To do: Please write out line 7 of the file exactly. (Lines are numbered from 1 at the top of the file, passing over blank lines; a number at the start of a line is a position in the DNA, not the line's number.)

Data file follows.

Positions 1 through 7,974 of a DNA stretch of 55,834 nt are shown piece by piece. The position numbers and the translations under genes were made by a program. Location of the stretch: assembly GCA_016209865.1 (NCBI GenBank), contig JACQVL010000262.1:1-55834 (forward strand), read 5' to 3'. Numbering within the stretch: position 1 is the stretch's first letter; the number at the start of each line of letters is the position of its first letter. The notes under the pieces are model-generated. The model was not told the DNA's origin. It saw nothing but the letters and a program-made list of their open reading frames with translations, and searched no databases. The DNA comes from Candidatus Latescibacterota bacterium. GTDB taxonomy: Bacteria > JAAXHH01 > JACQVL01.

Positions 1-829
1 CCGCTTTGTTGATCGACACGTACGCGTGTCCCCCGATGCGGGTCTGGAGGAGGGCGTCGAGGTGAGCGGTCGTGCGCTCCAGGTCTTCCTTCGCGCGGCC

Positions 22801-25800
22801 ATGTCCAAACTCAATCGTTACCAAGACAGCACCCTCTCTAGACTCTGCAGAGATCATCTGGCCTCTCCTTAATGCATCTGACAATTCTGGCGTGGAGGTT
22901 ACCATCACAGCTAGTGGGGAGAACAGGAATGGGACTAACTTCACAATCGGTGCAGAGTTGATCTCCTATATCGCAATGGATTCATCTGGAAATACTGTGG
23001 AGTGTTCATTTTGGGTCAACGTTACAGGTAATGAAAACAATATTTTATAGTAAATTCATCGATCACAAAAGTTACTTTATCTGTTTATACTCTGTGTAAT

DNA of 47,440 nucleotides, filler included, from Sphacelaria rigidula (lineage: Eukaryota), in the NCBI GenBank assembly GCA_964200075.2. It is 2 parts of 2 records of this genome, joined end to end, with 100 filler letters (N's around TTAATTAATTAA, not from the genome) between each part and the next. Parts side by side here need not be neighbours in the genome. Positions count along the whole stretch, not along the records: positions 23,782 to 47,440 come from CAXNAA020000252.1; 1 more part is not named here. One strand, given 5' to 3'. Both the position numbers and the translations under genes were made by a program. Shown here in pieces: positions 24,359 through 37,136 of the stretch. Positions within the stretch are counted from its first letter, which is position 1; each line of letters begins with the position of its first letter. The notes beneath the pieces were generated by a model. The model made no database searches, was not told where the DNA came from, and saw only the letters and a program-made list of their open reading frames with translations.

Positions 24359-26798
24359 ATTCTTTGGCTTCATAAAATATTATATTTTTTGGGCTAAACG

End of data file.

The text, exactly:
23001 AGTGTTCATTTTGGGTCAACGTTACAGGTAATGAAAACAATATTTTATAGTAAATTCATCGATCACAAAAGTTACTTTATCTGTTTATACTCTGTGTAAT